The pandemic has caused many Canadians to reassess how they plan to transfer their wealth, according to a new report from IG Private Wealth Management.
The report, Family Matters: A report on affluent Canadians and the transfer of wealth, found that more than three-quarters (77%) of high-net-worth (HNW) Canadians (those who have at least $1 million in investable assets) said they wanted to see their child “get ahead.”
A significant majority (86%) of parents expressed both a desire and a responsibility to provide financial support for children attending post-secondary education, with the average amount totalling $35,662, the report found.
Many parents (72%) also expressed a willingness to provide capital to help their children purchase a first home. The survey revealed that support for a first home purchase was highest in British Columbia (33%) and Ontario (30%) — the provinces with the most expensive property markets in Canada.
Another area where HNW parents may offer financial support is funding new business ventures, with 30% of HNW households saying they have provided, or would be willing to provide, some capital should a son or daughter wish to start a business.
“Increasingly, Canadian families are viewing wealth created by older generations as family assets, and as means to help their children and grandchildren enjoy a more secure financial future,” said Damon Murchison, president and CEO, IG Wealth Management in a statement.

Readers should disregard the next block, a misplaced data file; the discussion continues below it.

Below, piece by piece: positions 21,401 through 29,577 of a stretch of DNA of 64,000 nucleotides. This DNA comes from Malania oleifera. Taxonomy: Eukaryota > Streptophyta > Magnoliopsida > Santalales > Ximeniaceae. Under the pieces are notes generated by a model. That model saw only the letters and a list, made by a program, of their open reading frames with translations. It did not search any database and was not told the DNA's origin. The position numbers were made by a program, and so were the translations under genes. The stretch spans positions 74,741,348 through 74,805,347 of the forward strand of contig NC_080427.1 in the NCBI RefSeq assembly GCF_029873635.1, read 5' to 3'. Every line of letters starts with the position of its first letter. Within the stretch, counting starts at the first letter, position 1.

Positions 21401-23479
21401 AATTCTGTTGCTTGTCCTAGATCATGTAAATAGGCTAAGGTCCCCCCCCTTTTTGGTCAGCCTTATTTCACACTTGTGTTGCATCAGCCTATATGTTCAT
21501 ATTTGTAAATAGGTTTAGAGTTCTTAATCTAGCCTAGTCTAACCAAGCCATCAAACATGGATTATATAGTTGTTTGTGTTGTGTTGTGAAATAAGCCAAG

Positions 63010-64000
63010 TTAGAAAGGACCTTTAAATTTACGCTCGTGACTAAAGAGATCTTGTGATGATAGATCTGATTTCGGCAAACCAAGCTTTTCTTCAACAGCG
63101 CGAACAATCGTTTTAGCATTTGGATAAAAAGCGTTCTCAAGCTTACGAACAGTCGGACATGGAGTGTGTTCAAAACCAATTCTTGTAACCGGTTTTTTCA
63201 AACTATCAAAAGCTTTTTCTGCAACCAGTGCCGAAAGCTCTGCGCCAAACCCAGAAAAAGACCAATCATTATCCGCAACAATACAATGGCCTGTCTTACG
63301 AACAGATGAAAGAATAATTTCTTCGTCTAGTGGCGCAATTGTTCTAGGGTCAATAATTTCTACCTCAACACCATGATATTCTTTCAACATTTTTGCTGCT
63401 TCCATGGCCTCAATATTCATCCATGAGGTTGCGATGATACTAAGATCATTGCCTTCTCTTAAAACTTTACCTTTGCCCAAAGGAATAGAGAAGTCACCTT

Conversely, although most HNW households displayed a high level of generosity, some respondents expressed concern that giving to their children might go too far or that “they wished not to over-burden the younger generations with wealth.”
The report also revealed that while 79% of respondents have a financial advisor, making a financial gift to one or more children had not been identified in a family financial plan.
The generosity of HNW Canadians also extends beyond family.
According to the report, two-thirds of affluent households said they currently donate to charitable causes on a regular basis, while one-in-five (20%) said their estate plans include gifts to philanthropic organizations.
“The last two years upended the lives of so many and led Canadians to consider charitable giving, not just as a good thing to do but as the right thing to do,” said Murchison.
The report was conducted by Pollara Strategic Insights between Aug. 5 and 12, surveying an online sample of 510 Canadians with investable assets of $1 million or more. Online surveys can’t be assigned a margin of error because they don’t randomly sample the population.